Recently, I began my internship for Action Challenge, a company that plans adventure holidays around the world for other companies, corporations, and individuals in order to raise money for charities. As a new intern for the company, I have done a variety of odd jobs around the office which include filing papers, entering client information, and preparing brochures for their various events. On one occasion, actually the other day, I was updating the brochure on Nepal, and thought that someone had misspelled the word “while” throughout the entire pamphlet. I was not sure if I should make any revisions, but then a thought came to me, and I remembered that even though the languages are the same there is a variance in the spelling of words. I made a mental note to keep an eye out for other words that are spelled differently, and found that there were several different words which included the following words: airplane is aeroplane, color is colour, specialty is speciality, flavor is flavour, check is cheque, license is licence, and that is to just name a few. Realizing this information was definitely helpful because it kept me from “correcting” the spelling “errors” I thought I had found in the document. I realized that even though there are many things here that are the same there is still a great deal I am learning which I have not fully adjusted to.
Another observation I have noticed in this country is their work ethic. Don’t get me wrong, everyone I work with works extremely hard, are very diligent, and they complete all their work. But, the way they go about it is so much more relaxed then in the states. I have repeatedly heard people say that in their country people “work to live” while in America it seems as if people “live to work.” This is completely noticeable in the office. At my initial interview, I was told my work hours would be from 9-5, so naturally on my first day of work I showed up a little before 9 in order to be on time. Little did I know that I would end up waiting outside the office until 9:17 at which time the first person showed up, and she was even surprised to see me. Eventually everyone else straggled in and by 9:30 everyone was there. But, at home if I was told the work day starts at 9 in the morning, well then I better arrive 8:45. Lunch is one hour and everyone takes advantage of that full hour. Everyone leaves the office at whatever time they want to take lunch, and do not return until their hour is up. No one sits at their desk eating their lunch, and doing their work which you might see happen a lot in the states.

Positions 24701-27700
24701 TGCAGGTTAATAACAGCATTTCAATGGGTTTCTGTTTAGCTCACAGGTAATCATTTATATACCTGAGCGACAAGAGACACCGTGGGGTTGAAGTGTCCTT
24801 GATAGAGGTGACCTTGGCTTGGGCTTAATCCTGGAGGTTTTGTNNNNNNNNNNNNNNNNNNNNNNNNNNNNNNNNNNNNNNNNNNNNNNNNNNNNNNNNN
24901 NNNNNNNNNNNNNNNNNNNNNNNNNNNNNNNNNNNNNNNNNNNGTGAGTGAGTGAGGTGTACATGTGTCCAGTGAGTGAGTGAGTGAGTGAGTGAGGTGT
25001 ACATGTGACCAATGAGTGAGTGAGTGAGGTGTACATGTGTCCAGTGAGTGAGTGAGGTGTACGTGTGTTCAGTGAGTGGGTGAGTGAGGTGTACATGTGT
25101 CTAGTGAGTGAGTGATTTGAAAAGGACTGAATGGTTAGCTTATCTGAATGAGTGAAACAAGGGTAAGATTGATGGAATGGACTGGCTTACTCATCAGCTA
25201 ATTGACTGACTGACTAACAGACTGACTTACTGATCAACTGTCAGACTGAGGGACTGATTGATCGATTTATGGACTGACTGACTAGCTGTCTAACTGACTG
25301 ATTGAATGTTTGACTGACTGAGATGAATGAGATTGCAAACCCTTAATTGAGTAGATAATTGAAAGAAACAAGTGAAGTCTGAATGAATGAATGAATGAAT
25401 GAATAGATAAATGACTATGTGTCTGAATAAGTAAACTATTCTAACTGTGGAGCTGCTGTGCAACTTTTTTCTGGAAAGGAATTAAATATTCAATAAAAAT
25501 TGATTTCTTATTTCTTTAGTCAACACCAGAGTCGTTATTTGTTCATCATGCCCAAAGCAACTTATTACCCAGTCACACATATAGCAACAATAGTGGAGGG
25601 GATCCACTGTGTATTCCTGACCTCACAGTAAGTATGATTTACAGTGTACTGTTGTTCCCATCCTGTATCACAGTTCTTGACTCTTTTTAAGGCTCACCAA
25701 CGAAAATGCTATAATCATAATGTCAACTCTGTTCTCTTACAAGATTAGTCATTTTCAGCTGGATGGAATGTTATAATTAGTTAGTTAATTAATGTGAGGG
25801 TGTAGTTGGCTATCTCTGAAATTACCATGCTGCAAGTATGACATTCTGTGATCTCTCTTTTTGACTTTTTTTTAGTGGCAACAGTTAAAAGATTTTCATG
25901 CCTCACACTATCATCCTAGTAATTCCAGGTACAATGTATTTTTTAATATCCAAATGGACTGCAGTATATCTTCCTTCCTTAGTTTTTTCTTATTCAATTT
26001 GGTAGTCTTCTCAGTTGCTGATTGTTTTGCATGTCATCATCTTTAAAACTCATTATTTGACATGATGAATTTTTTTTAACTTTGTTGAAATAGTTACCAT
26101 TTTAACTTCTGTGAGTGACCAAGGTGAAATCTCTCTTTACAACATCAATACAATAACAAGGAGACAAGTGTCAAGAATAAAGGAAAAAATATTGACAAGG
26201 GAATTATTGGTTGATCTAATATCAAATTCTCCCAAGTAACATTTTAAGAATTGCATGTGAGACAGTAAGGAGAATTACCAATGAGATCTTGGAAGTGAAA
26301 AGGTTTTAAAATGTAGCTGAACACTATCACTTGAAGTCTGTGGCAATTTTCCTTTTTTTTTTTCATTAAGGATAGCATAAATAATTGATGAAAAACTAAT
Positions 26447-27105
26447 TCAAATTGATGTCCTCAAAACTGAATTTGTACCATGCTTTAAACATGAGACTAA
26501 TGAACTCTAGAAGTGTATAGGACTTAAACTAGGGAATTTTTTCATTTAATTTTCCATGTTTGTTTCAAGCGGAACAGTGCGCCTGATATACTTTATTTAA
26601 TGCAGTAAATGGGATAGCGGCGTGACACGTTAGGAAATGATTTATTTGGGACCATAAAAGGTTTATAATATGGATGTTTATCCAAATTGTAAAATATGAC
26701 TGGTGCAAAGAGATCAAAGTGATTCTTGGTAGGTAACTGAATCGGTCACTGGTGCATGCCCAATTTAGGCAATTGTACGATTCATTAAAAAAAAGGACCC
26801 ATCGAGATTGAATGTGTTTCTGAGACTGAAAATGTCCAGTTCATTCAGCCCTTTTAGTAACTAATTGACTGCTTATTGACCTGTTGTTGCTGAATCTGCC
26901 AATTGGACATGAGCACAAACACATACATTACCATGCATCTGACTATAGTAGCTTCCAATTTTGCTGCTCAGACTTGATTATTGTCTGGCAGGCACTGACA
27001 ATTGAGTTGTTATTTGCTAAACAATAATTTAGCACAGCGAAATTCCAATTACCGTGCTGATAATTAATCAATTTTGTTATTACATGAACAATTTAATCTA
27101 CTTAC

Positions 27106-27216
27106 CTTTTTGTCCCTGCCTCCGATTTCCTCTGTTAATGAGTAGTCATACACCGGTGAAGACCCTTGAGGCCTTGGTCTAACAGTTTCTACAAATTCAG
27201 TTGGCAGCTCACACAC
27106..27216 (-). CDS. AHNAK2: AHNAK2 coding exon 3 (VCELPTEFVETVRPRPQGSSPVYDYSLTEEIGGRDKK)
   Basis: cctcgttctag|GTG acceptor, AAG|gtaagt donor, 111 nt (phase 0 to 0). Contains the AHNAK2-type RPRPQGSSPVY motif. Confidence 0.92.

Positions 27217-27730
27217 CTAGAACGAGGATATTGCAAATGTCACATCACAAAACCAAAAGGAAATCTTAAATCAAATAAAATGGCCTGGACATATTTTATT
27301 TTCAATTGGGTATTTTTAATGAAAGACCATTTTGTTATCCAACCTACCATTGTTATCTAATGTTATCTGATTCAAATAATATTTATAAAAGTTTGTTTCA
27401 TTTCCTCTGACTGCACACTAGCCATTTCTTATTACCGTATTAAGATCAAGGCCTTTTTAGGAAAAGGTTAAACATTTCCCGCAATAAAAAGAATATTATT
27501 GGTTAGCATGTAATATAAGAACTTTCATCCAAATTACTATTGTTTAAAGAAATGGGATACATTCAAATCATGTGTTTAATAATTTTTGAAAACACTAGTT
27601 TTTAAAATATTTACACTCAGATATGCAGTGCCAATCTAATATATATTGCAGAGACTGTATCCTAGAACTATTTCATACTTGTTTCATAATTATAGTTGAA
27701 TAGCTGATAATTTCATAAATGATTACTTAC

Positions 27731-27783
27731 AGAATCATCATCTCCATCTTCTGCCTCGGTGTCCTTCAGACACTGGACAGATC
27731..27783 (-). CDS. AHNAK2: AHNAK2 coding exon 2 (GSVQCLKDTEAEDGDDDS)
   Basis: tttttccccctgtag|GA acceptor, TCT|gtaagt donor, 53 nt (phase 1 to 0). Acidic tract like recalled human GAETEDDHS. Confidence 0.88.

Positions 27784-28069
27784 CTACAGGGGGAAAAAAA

A third observation I have noticed is that I work too fast for them. Their work ethic here is much more relaxed. They are constantly telling me to take my time because they said I am finishing my work before they have time to come up with something else for me to do.
Finally, I have also been made aware of vacation time. In the states the average vacation time someone is allowed to take off is 10 days a year. That’s almost 3 times less then here because in this country employees are given 28 days a year of paid vacation on top of the bank holidays.
So far the 3 days of working for Action Challenge has been a very good and educational experience. I am very fortunate to be apart of an amazing company that incorporates such interesting and cultural experiences. I am lucky to have the opportunity to live the different work ethic in this country, and see their culture in an aspect not many study abroad students get to witness because most of the time students go abroad to study, but I get the bonus of an internship. I can’t wait to find out what else I will learn from this incredible experience.
Taylor Tencate is studying abroad in London, England, with the Foundation for International Education (FIE).